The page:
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Archie Boston is a nationally recognized art director, designer,
author and educator. He chaired the graphic design program at California
State University Long Beach for 12 terms over a period of 32 years, and
was named Outstanding Professor of the Year in 2004. He has also
operated his design-consulting firm, Archie Boston Graphic Design, for
the past 32 years. He has served two terms as president of the Art
Directors Club of Los Angeles.
Considered one of the nation’s leading design instructors and a
highly respected graphic designer, Boston has been featured in Graphic
Design: USA magazine as one of 35 design pioneers. In 2001, Boston
published Fly in the Buttermilk: Memoirs of an African American in
Advertising Design & Design Education, in which he describes his
experiences as a minority in the creative community.
Boston’s work has consistently been honored by many distinguished
competitions, including: the New York, San Francisco and Los Angeles Art
Directors Clubs’ annual shows, Communication Arts and Art
Direction Magazine shows, Western Art Director’s show, Print
magazine’s Regional Design Annual, the Type Directors Club and the AIGA
Annual Design Competitions, The Los Angeles Belding Awards shows, Graphis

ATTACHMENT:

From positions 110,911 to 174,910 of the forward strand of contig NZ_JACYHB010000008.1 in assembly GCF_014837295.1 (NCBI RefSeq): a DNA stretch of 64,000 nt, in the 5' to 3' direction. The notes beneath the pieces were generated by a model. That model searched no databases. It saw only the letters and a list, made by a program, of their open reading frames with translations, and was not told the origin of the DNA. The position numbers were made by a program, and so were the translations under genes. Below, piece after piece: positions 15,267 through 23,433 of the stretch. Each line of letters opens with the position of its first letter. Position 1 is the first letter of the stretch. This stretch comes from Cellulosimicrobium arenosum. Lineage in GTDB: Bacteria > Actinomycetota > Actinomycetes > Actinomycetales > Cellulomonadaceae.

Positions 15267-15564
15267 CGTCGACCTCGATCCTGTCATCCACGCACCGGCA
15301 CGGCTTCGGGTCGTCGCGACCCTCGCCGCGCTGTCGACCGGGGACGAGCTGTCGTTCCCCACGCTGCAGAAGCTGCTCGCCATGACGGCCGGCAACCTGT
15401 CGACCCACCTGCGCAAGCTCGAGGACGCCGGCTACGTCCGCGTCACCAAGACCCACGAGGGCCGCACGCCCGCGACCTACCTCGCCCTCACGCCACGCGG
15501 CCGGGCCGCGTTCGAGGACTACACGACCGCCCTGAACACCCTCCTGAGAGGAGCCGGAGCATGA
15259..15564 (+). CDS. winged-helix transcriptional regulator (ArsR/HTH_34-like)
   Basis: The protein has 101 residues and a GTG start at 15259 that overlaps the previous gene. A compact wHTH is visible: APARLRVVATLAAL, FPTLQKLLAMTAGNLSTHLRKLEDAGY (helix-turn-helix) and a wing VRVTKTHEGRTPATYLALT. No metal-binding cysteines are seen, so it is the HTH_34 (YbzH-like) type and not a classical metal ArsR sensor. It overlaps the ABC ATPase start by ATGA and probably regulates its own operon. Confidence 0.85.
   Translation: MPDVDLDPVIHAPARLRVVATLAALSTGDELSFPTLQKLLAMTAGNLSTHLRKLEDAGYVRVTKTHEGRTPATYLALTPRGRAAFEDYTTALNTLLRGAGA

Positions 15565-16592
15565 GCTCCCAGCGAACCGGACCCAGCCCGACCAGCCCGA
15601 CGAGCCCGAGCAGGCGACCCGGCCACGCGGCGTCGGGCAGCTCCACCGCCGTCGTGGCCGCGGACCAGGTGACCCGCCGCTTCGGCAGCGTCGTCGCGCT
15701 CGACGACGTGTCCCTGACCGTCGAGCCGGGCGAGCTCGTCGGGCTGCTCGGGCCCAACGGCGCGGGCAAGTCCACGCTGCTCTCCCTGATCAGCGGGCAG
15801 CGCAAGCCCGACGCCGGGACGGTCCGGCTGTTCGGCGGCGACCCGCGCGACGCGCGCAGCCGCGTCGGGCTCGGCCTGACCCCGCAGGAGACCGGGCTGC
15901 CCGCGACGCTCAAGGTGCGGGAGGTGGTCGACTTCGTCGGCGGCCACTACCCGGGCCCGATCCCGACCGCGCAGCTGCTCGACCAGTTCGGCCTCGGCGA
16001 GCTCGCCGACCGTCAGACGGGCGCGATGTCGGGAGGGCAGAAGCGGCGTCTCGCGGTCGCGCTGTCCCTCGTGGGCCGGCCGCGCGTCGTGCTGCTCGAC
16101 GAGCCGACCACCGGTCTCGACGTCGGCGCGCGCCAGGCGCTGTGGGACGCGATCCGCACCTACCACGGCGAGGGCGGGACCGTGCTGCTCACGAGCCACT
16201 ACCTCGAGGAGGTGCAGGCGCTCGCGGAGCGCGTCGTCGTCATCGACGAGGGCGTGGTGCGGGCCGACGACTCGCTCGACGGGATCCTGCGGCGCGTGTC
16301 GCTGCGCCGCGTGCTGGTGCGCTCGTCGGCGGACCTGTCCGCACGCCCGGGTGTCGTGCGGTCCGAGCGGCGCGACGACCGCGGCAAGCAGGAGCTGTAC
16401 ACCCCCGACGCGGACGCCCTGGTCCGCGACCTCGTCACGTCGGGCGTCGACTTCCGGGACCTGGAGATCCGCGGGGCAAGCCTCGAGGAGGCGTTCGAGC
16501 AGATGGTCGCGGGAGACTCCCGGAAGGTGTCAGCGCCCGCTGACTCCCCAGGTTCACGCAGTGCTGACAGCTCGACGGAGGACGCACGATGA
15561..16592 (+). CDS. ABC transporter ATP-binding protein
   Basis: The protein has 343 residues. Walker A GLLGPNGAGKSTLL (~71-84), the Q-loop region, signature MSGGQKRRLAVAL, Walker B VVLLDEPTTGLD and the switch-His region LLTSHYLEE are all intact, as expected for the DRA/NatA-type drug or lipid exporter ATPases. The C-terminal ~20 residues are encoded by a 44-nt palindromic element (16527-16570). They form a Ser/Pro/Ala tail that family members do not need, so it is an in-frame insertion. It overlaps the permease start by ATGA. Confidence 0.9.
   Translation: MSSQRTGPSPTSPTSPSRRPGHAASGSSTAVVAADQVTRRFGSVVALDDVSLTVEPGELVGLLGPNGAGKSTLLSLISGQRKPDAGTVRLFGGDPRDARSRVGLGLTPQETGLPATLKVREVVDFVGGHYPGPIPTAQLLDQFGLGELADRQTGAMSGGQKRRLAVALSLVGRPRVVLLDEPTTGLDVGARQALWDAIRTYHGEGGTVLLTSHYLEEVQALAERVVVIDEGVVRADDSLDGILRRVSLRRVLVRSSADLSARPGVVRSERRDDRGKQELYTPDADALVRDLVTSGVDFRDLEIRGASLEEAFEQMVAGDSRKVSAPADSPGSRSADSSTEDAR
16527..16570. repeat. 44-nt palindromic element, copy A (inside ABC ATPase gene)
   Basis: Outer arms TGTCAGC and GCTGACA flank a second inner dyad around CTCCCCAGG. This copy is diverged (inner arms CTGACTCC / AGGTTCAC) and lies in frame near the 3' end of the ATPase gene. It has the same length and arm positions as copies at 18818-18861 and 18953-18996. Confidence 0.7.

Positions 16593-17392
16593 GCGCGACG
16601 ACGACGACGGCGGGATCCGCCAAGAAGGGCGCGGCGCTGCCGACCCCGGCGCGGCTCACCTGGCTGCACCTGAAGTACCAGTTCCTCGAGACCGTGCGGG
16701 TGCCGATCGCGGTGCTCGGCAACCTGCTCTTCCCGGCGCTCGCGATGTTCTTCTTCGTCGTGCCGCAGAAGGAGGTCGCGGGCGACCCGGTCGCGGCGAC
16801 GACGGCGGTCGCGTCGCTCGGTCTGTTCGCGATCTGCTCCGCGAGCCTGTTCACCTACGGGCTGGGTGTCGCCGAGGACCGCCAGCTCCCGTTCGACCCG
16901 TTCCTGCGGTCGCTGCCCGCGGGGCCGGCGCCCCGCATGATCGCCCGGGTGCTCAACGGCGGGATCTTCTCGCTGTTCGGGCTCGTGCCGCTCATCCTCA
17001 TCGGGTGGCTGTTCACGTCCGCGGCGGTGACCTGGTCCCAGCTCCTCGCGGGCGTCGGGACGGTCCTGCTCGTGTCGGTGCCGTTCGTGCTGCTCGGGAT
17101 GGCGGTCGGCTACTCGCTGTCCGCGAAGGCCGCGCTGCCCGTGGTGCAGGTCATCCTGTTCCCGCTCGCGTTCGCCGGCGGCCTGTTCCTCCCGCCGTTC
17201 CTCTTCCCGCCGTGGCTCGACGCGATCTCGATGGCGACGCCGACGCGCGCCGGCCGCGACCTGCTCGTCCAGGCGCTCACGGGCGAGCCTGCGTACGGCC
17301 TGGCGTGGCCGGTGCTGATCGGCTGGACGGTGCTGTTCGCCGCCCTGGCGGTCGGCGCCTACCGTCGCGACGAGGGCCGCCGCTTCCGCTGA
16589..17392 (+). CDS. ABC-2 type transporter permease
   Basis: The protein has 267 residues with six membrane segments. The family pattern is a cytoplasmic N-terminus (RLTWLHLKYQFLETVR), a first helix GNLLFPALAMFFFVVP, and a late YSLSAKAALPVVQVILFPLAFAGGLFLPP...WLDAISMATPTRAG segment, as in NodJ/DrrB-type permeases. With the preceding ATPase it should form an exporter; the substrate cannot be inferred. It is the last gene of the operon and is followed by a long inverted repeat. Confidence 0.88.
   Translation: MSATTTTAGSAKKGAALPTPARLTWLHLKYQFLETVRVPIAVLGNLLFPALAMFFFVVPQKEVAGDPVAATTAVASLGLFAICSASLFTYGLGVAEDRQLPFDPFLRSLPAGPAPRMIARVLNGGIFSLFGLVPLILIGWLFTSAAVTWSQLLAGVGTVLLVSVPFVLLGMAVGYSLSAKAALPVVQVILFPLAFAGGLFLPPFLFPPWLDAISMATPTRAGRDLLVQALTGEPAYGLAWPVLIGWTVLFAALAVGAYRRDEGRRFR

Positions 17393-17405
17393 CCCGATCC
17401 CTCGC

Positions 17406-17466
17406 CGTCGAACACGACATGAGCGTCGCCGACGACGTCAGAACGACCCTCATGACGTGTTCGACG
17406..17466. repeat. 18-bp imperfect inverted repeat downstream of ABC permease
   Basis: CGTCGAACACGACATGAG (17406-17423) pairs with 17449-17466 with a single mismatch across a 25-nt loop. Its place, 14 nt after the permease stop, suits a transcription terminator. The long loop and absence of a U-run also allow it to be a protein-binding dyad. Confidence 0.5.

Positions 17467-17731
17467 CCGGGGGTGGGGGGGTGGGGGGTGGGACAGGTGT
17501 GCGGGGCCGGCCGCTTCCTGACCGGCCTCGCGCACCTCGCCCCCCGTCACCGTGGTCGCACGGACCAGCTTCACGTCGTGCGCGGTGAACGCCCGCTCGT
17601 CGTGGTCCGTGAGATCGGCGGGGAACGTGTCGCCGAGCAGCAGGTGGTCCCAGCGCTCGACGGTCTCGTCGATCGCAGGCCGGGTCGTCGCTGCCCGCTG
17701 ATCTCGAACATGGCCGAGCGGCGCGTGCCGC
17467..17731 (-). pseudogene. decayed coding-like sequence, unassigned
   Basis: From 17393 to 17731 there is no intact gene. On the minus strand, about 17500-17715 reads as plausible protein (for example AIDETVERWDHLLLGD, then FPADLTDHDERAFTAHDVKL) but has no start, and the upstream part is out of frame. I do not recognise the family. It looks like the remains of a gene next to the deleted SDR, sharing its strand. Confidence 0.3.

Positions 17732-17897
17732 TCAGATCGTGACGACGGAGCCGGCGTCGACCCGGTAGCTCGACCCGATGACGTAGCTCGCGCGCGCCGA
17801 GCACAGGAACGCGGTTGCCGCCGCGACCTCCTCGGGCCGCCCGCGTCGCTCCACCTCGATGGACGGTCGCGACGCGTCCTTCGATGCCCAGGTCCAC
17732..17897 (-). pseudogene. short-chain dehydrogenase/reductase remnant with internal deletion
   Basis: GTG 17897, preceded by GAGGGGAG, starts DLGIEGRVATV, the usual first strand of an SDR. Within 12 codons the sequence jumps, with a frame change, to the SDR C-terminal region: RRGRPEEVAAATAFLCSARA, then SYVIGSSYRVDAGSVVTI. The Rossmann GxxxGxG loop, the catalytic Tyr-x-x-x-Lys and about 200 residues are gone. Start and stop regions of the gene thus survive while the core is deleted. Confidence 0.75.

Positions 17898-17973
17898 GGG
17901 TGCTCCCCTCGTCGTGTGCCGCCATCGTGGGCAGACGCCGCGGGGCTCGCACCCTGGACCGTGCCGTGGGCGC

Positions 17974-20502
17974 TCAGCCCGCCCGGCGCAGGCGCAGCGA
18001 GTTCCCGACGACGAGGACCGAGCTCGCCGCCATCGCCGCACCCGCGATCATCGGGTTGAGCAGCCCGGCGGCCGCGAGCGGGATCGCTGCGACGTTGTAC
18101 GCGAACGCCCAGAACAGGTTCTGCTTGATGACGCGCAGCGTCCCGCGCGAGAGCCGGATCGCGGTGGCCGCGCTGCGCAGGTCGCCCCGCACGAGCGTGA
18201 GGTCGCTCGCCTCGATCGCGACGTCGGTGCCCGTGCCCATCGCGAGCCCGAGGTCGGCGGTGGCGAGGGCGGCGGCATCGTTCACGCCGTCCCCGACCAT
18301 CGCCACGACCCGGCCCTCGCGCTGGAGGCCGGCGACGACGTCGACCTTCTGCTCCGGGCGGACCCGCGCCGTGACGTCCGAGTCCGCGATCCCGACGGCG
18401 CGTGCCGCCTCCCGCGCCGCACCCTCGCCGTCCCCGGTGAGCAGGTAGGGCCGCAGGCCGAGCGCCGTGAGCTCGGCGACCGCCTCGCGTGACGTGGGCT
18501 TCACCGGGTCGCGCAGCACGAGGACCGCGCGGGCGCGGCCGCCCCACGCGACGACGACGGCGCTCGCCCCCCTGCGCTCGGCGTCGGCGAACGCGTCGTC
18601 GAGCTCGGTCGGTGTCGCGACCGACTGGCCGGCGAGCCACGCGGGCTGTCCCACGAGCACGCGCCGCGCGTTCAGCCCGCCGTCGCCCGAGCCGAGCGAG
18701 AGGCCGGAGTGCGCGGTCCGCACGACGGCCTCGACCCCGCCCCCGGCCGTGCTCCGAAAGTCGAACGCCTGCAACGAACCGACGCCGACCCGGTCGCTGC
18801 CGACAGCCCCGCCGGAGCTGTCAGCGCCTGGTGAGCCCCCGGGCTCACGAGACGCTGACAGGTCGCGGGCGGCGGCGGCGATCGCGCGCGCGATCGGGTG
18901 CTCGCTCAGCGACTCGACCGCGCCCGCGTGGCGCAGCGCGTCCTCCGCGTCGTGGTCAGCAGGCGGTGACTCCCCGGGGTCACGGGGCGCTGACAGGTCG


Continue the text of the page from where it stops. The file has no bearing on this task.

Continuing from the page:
Annual and “Typomondus 20,” an international exposition of the best
graphics of the 20th century.
In 2007, Boston was the first African American to receive the
prestigious AIGA Fellows Award from AIGA Los Angeles. That same year,
Boston also transferred his 20 Outstanding Los Angeles Designers
documentaries to DVD, interviews which he videotaped on a sabbatical
leave project in 1986. He sold the DVDs on eBay and donated a portion of
the proceeds to AIGA and his high school alma mater. These historical
design documentaries are now in university libraries across the country.
Cheryl Heller is recognized with a 2014 AIGA Medal for deftly embodying the many dimensions of communication design and for inspiring and guiding people and organizations to use design for social innovation as a strategic tool to improve the human experience.
Section: Inspiration -
design research, design thinking, environmental design, identity design, nonprofit, AIGA Medal, graduate, social issues, social responsibility, sustainability
In the aftermath of the Boston Marathon bombing, a local design studio sought to make sense of the chaotic sequence of events. Using iconography to tell the story, here is the book they created: 102 Hours.
Section: Inspiration -
book design, communication design, Design for Good, social issues
We’ve all heard the joke about a client saying that their nephew could just make them a logo—but we’re also wary of the idea of certifying designers. I’ll agree that a certification isn’t inherently valuable—you need to have the work to back it up. I believe that AIGA is best positioned to certify designers. But what would that look like?
Section: Tools and Resources
Why are the typefaces that flash behind George Bush to underscore his major policy talks so BAD? Heller suggests that Karl Rove may be a great strategist, but he's a terrible type consultant. Could this be why he lost his job?
Section: Tools and Resources -
interview, Voice, election design
RT @aigaiowa: Hey! @AIGAdesign is now on @Instagram! Follow them at http://t.co/WoFuJfkOis to get some daily design inspiration in your fee…
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